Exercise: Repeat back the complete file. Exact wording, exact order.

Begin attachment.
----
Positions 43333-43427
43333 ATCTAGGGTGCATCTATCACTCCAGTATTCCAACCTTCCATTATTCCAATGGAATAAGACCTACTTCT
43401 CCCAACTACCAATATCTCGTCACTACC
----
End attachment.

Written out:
Positions 43333-43427
43333 ATCTAGGGTGCATCTATCACTCCAGTATTCCAACCTTCCATTATTCCAATGGAATAAGACCTACTTCT
43401 CCCAACTACCAATATCTCGTCACTACC